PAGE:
The art I have for you today is from Titian, I saw it at the national gallery in London last week. It’s one answer to the story and it’s an incredible depiction of Christ and the Pharisee having the argument over the coin. But one of the things you should know about this is that renaissance art is also full of symbolism and so there are certain symbols that Titian embedded in this piece because he wanted to communicate his answer to the question that was being presented in today’s gospel about whether he was an idolater or a worshipper of Jesus.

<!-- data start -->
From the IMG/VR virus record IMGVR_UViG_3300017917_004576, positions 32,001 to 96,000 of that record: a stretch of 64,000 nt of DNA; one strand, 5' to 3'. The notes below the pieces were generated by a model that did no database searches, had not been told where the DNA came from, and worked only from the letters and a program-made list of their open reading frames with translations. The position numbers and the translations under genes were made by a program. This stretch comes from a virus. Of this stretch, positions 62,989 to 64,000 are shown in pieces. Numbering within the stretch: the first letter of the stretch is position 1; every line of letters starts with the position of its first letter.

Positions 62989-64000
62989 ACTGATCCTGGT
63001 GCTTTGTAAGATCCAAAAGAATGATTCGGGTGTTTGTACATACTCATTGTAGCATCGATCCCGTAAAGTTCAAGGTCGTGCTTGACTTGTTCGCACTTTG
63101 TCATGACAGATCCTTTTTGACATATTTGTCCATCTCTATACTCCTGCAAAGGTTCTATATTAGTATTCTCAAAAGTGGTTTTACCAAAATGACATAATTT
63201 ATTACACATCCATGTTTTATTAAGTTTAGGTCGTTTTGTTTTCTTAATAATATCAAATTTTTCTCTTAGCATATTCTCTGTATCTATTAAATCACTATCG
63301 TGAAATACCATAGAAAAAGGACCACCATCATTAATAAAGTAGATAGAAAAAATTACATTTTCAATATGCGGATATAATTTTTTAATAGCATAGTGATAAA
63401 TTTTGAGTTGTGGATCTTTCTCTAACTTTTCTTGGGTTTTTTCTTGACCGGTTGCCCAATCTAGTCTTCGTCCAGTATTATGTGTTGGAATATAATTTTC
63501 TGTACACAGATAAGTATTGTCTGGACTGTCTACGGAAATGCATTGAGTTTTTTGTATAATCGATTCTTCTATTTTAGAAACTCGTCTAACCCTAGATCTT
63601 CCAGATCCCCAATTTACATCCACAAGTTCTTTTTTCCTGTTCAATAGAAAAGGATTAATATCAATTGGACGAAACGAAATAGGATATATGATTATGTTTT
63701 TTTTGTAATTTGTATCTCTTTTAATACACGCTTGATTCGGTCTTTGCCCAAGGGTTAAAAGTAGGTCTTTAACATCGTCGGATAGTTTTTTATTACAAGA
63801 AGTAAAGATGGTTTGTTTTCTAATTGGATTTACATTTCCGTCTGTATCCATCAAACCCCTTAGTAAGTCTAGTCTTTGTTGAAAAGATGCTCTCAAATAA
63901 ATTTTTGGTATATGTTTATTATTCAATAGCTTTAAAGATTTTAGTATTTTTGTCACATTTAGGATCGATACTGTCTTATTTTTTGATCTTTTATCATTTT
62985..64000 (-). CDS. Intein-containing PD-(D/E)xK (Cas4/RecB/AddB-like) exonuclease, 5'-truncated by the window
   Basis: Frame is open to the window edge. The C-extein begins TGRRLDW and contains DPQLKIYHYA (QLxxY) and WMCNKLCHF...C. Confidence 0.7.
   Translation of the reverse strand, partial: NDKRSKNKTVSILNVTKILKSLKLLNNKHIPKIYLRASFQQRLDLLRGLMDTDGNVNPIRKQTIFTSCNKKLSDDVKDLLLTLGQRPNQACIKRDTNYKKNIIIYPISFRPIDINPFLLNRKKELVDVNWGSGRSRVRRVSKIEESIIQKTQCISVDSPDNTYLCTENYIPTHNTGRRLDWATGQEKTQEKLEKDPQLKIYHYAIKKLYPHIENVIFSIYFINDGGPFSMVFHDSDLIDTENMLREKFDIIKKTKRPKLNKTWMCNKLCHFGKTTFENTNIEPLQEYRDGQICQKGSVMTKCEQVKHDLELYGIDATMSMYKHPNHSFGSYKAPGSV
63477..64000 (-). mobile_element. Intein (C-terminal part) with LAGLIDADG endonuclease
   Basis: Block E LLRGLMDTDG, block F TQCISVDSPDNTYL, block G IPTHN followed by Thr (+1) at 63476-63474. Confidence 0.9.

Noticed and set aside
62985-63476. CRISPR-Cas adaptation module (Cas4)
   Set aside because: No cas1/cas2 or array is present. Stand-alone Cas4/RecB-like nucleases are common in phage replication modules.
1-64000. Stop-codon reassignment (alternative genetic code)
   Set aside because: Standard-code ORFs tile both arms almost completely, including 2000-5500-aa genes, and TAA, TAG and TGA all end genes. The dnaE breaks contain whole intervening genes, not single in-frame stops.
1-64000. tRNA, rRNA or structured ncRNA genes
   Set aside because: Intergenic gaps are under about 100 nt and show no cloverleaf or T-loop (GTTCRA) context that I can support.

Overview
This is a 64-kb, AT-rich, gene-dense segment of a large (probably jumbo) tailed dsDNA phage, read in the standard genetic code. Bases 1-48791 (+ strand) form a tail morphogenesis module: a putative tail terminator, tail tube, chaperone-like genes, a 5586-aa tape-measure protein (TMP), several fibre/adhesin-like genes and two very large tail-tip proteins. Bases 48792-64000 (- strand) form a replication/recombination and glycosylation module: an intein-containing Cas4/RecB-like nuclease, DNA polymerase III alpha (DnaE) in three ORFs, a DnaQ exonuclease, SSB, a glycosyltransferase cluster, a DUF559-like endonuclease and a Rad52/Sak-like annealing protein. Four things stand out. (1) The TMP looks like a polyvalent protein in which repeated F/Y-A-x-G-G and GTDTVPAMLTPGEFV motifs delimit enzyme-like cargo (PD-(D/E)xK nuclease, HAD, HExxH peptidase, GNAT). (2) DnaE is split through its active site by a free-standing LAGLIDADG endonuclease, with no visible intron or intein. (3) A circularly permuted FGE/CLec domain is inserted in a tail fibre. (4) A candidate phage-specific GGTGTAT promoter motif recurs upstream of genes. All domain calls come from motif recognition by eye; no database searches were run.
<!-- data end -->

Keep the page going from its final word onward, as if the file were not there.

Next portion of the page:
You see this moment where Jesus is pointing up, which is a classic renaissance move, you see it in Leonardo Da Vinci’s painting of John the Baptist and basically the point of that motion is to say simply this, “As above, so below.” Titian understood that the point of this passage is not to separate things but to bring them together. Then you have this moment in which you have actually three images just as you have three images in the scriptures. You have, actually Titian was fond of painting himself. So he was the best model he knew. He might have been a little vain in this regard but he was a good looking guy, we can all agree. Jesus is in some sense the image of Titian as a young man. The Pharisee handing Him the coin is another image of Titian as an older man. Then finally there is the tiny little image on the coin and that of course is to match the images at play in today’s gospel. You have the image of the coin, you have the image of Christ and then you have the image of the person reading the text. The question we have to ask then as now is which image are we bearing on our person?